The first time I saw the new cat, he was sitting on one of the porches at our co-op, half hiding behind an iron banister. He was small, almost kitten-like, and white with grey patches. He watched as I walked the dogs past him. He watched and watched and watched, while the dogs ignored him, or didn’t notice he was there.
I read recently that dogs have a hard time seeing things that are too still. They see objects better when the objects are in motion.
Eventually the cat hit his limit of watching and jumped down behind an evergreen bush. The dogs noticed him then, but it was too late, he’d already disappeared.
I saw the new cat a few more times in passing, literally, passing in front of our door on his way to somewhere else.
And then, one morning, he was sitting in the recess next to my front door, waiting by the window of one of the downstairs apartments. The girls didn’t notice him in his stillness and I could almost picture him putting a paw up to his lips, telling me to keep his secret.
I needed a picture of him, because writing a blog makes me think every experience needs pictorial evidence. So I took the girls up to the apartment and picked up my little red camera. I thought I was on a fool’s errand, but I went back outside and there he was, still sitting by the window.
I’m not going to say that he posed, but he tolerated me staring at him and clicking away. He seemed to have a particular boundary distance in mind, so as I got closer, he stepped further away. I took a dozen pictures at least, but eventually I got too close and he ran away.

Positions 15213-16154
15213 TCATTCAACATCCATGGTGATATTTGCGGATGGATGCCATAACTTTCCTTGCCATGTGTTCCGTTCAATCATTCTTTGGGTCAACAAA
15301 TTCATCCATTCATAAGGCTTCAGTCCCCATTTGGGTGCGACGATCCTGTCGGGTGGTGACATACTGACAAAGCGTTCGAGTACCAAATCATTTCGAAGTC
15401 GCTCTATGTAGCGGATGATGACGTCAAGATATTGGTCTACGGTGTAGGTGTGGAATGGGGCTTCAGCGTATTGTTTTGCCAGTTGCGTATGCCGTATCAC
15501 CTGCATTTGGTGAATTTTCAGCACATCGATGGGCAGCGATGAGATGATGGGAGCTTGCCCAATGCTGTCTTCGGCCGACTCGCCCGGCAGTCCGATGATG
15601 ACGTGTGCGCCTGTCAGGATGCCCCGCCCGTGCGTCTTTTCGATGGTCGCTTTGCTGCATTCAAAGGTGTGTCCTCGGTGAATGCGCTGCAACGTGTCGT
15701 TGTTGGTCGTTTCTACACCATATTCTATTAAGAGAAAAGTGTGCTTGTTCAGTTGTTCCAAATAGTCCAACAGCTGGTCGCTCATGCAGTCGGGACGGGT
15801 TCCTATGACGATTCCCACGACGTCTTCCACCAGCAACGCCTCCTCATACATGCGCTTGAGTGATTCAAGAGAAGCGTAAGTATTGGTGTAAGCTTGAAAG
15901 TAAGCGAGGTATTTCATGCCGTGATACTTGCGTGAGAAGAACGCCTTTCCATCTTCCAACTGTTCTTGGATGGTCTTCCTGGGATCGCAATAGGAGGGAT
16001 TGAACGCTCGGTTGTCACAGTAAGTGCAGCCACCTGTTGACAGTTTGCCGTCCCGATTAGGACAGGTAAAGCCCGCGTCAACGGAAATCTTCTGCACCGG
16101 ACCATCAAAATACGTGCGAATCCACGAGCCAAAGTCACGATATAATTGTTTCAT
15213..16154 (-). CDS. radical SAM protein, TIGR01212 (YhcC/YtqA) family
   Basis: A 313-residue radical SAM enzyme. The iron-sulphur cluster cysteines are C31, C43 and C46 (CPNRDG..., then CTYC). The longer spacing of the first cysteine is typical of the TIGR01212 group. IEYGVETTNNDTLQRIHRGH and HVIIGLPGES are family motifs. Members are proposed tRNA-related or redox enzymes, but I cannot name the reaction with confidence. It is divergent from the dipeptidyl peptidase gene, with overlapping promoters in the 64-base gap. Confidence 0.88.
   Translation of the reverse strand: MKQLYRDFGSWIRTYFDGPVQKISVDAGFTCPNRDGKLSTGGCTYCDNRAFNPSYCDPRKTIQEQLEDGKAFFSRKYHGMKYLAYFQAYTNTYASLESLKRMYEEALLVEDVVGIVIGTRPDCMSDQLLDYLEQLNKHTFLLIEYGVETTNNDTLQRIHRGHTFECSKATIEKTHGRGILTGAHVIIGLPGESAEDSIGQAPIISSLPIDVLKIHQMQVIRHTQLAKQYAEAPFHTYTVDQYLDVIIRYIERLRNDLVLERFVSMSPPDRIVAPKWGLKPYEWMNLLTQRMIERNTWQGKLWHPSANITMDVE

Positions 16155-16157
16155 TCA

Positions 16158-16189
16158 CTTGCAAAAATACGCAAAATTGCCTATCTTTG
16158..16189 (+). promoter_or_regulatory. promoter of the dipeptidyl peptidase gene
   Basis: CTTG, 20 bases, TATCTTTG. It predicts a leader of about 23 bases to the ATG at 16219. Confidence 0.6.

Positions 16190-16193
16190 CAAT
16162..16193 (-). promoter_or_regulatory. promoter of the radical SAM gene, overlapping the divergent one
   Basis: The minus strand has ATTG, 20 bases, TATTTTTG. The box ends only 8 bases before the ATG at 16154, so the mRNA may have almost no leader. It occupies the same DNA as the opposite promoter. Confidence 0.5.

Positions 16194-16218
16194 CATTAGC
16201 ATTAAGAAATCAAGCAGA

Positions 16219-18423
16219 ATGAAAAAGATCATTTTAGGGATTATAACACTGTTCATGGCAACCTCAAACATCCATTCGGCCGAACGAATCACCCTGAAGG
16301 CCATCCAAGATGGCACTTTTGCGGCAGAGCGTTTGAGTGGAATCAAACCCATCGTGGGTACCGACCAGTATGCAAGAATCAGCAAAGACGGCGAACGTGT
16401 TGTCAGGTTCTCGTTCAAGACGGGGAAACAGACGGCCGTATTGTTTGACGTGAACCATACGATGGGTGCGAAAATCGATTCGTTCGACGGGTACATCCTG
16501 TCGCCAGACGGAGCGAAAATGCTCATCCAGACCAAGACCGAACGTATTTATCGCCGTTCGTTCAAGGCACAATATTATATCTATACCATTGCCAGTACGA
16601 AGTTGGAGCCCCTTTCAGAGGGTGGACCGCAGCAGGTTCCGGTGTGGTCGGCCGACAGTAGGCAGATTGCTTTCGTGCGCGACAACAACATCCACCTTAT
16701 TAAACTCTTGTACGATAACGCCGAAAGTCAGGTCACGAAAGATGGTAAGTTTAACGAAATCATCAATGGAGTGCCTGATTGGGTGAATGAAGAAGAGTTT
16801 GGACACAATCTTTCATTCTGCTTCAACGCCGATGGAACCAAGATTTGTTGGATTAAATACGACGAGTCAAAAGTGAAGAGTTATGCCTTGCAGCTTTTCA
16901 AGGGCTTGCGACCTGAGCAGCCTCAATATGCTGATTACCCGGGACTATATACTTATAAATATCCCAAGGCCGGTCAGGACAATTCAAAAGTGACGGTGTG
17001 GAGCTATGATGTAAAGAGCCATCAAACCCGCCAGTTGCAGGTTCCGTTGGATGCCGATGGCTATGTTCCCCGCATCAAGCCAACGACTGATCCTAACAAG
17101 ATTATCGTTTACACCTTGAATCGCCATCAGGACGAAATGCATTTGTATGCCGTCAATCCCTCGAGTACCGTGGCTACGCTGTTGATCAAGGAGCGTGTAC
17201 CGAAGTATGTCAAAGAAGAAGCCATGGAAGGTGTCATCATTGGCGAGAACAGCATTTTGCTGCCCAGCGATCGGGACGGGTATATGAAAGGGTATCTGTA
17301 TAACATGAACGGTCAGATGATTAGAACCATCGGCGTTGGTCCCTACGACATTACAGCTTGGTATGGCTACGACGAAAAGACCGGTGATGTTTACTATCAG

He didn’t seem like one of the feral cats. He didn’t have their clever look, or their quick reflexes, and he really did seem small. And the window he’d been leaning against was the one Muchacho used to use as his entrance and exit.
Muchacho, the big cat on campus, hadn’t been seen in months. He’d had a cancerous tumor removed last year, but he’d seemed to recover nicely. All of his fur grew back and he was his sweet, friendly, pee-all-over-the-yard self for a while. But then he was gone.
It’s possible that Muchacho died not long after I took his picture and wrote about him for the blog. He didn’t seem ill at all, though. I’d prefer to believe that he went to an old cats’ home or to stay with another relative. I almost wonder if he was saying goodbye that day when he let me pick him up and give him a hug, just for a moment, before realizing what he’d done and jumping out of my arms to freedom.
The new cat must have smelled Muchacho’s lingering scent by the lower window and found it welcoming.
Something was drawing me to this new cat, and I felt disappointed when he wasn’t outside during the girls’ walks. There’s something magical about finding a cat hidden in the landscape, like a real live Where’s Waldo. But it’s more than that. Cats make eye contact in a very satisfying way. They stare and observe and notice me in a way people don’t. People are too busy walking by and thinking of other things, but cats notice me, at least until they decide that I’m crowding their space and run away.
It turns out that one of our neighbors has been feeding the new cat behind the tool shed and is contemplating calling the county to have him trapped and neutered, like the other feral cats. Meanwhile he’s been getting bigger all the time, and I’ve been wondering if he has a home somewhere nearby, and just comes over for the food, and to have his picture taken.
I’d like it if that were true.